Peninsula residents join packed congressional race
Forty-eight. That’s how many Alaskans have their hats in the ring for the upcoming special election to replace former U.S. Congressman Don Young.
The deadline to file for office was Friday. And it was a mad dash until the last minute as candidates, including former Alaska Gov. Sarah Palin and the North Pole’s Santa Claus, filed their paperwork with the state Division of Elections.
Also among the congressional hopefuls are three Kenai Peninsula residents. Anne McCabe and Karyn Griffin, of Soldotna, and Dennis Aguayo, of Nikiski, filed to run, all without formal party affiliation.
Anne McCabe, a former Soldotna educator, said she handed in her paperwork just a few minutes after Palin at the division’s Wasilla office Friday.
But her decision to run was hardly spur of the moment. McCabe said she had long considered running for Young’s seat when he was no longer in it.
“I’ve thought about it for a long time," she said. "And what really motivated me to run this year is how divided our country has become. And I’m really passionate about bringing people together to solve problems.”
McCabe grew up on farms in South Dakota and Palmer, where her family moved when she was 12 and where she’s temporarily living and working today. She has a degree in teaching from the University of Alaska Anchorage.
She’s primarily been on the Kenai Peninsula since 1990 and owns a home in Soldotna. She worked in various Kenai Peninsula Borough School District libraries and was the president of the district’s staff union between 2019 and 2021, leading the association through a potential strike and helping with negotiations during the district’s first cycle of interest-based bargaining. In her summers, McCabe works at Pacific Star Seafoods.
She said civic responsibility has always been important to her and is a throughline between her work with the district and her political ambitions.
“I’ve been involved in leadership positions since I was a teenager," McCabe said. "And it’s important to me that those who can step up, and those who are comfortable in leadership roles, step into those roles that help make this country and our state a better place.”
She said she filed as a nonpartisan candidate because she feels the two-party system is failing. She said she’d consider herself a moderate.
“I do believe in responsible development of our resources, including the opening of ANWR, protecting the rights of our individuals," she said. "I firmly believe that everyone should have access to basic healthcare, that an outstanding education should be a part of our American culture for every single person. And strongly, especially, [in light of] what is going on in Ukraine, a very strong military force, especially here in Alaska, that is present and strong and trained is absolutely crucial.”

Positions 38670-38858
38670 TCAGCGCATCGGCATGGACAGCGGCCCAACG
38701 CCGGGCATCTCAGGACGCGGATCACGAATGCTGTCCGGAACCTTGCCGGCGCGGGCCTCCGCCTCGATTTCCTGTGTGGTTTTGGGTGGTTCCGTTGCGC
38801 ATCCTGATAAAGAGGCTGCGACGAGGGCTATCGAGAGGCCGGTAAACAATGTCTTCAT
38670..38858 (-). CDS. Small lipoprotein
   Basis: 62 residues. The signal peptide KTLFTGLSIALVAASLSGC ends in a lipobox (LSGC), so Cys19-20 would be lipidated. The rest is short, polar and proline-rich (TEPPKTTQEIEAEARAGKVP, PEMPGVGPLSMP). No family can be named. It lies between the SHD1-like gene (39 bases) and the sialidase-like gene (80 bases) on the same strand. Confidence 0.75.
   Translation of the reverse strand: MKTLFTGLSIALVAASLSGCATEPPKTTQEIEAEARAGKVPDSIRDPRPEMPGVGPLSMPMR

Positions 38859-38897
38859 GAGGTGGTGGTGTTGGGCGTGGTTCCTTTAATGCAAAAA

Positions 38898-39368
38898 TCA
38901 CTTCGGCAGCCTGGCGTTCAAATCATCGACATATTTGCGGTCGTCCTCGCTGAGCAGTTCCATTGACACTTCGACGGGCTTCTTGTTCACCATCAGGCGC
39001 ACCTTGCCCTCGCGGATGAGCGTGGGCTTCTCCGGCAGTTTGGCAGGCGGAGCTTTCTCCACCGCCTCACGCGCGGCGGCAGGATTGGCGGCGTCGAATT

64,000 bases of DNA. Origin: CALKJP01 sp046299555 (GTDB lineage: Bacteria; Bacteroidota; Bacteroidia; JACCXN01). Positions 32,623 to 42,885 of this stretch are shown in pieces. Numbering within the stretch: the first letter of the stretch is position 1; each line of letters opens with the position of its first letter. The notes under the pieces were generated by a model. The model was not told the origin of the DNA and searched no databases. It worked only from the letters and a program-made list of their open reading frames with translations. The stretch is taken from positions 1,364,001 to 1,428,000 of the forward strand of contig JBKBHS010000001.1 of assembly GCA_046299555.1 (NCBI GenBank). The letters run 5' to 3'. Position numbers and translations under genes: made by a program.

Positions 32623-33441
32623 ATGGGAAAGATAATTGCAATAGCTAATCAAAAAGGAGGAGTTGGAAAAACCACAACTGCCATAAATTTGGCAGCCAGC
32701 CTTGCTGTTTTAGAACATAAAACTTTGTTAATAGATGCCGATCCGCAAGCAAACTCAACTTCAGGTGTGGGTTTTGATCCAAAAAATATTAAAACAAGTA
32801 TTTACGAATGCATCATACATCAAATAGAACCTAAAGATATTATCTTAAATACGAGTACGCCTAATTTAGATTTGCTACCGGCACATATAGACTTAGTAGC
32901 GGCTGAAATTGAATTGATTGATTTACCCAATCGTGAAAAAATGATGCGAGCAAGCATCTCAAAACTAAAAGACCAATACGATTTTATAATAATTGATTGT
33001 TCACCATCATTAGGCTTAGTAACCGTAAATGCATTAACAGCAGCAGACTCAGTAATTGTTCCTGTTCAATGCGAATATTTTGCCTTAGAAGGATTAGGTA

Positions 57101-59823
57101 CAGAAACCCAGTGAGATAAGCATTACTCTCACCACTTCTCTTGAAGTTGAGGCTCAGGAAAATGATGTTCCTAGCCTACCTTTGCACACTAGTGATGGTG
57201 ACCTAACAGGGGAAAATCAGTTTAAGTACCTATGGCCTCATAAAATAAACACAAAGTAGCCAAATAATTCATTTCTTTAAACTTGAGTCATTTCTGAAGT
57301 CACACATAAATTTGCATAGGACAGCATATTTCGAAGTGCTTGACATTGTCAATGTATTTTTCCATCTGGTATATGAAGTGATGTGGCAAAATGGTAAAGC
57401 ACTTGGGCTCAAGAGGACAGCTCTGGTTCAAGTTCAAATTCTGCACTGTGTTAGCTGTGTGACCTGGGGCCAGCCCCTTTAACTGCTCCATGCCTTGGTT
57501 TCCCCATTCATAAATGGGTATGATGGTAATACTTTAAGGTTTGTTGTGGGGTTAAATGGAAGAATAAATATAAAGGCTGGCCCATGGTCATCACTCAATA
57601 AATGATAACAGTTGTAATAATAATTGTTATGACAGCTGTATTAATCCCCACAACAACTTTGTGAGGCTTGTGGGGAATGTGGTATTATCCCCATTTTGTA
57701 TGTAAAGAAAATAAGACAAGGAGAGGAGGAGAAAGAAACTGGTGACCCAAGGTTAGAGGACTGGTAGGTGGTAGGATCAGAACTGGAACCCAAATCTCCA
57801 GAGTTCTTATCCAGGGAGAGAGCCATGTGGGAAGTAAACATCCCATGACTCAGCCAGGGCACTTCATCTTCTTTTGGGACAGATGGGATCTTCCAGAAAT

She also has been a single parent for the last two decades and said her value of family is an important part of who she is.
Candidate Karyn Griffin is also running as an independent.
Griffin, of Soldotna, said she identifies as a progressive liberal. Her experience in Alaska politics is with the Gulf Coast Democrats, a group she helped form in 2015 after serving as a delegate for Bernie Sanders to the state convention.
But she said she’s been unaffiliated since former Alaska Attorney General Kevin Clarkson recommended the denial of the Recall Dunleavy effort in 2019.
“I decided that I was done with party politics and changed my voter registration back to undeclared," she said.
Griffin came up to Alaska in 2001 to work at Denali National Park. She’s been here ever since.
"This is home, baby," she said.
She was raising her family in the Anderson area, in the Denali Borough, until they moved to Soldotna in 2012.
She’s a stay-at-home mom and has been homeschooling her kids since the pandemic started. She said that allows her family to spend time outdoors as much as they can.
Griffin said she knows winning the seat is a longshot. She’s rooting for Santa Claus, herself.
But she said she finds the election process interesting and is curious to see how far a candidate can go without fundraising. She said money in politics is a huge problem.
“I believe in a well-funded education system," she said. "I believe that Medicare for all should be implemented, that people shouldn’t be bankrupt or one paycheck away from being bankrupt based on their medical situation.”
She also said she’s worried about the wealth gap in the country.
"I think there’s a huge discrepancy and I think that Congress has a way to impact that in a positive way," she said.
Instead of fundraising for a campaign, Griffin’s asking for donations to a different charity each week. This week’s charity is the Bread Line, an anti-hunger nonprofit in Fairbanks. Next week’s is the LeeShore Center, a Kenai organization that supports victims of domestic violence.
Also listed on the Division of Election website is Dennis Aguayo. Aguayo could not be reached by phone or email before airtime and there is no campaign website listed under his Nikiski mailing address.
The special election for the seat is June 11. It’s a by-mail primary.
All candidates vying for the open seat will appear on the ballot and voters will pick just one candidate.
The top four candidates from the primary will head to a special general election in August, which will be a ranked-choice race.
The election is to fill the remainder of Young’s term, until January 2023. There will be another election for the upcoming congressional term this fall.